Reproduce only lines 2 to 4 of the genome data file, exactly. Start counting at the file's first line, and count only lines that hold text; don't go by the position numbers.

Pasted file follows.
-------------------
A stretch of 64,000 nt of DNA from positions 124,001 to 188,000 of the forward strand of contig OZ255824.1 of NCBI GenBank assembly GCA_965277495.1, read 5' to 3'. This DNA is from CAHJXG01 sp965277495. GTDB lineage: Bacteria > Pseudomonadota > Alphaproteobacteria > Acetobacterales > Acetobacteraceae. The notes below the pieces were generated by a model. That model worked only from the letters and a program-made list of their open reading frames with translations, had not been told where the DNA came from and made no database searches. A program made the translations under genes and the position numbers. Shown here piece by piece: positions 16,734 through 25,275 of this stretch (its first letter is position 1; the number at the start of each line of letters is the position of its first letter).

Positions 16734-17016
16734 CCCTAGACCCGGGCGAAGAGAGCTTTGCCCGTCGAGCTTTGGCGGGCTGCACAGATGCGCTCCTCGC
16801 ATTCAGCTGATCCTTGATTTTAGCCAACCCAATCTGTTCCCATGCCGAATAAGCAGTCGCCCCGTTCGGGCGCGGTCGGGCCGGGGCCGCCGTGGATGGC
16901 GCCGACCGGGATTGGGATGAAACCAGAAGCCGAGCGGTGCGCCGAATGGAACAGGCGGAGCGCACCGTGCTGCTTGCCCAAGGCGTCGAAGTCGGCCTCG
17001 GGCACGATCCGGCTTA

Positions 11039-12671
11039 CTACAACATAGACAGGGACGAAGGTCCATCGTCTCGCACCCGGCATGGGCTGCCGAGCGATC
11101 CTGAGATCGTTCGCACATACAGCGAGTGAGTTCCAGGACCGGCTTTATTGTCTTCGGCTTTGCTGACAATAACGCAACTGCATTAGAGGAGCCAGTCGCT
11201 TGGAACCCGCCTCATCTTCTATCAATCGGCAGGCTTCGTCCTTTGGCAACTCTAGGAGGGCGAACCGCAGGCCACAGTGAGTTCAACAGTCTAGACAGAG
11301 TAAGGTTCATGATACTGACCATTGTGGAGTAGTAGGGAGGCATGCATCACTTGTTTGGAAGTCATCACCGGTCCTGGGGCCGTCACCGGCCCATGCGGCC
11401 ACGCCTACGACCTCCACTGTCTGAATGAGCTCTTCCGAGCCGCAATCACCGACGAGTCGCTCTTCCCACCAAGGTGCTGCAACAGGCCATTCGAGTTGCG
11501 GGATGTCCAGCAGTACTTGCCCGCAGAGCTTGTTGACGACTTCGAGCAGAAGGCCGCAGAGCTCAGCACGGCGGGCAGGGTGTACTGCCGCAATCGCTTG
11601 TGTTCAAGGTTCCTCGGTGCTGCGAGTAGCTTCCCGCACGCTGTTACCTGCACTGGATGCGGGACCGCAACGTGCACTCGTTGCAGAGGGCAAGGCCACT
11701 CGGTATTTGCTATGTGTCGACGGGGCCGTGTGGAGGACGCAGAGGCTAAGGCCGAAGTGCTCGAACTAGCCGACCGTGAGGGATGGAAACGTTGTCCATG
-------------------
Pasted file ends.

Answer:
Positions 16734-17016
16734 CCCTAGACCCGGGCGAAGAGAGCTTTGCCCGTCGAGCTTTGGCGGGCTGCACAGATGCGCTCCTCGC
16801 ATTCAGCTGATCCTTGATTTTAGCCAACCCAATCTGTTCCCATGCCGAATAAGCAGTCGCCCCGTTCGGGCGCGGTCGGGCCGGGGCCGCCGTGGATGGC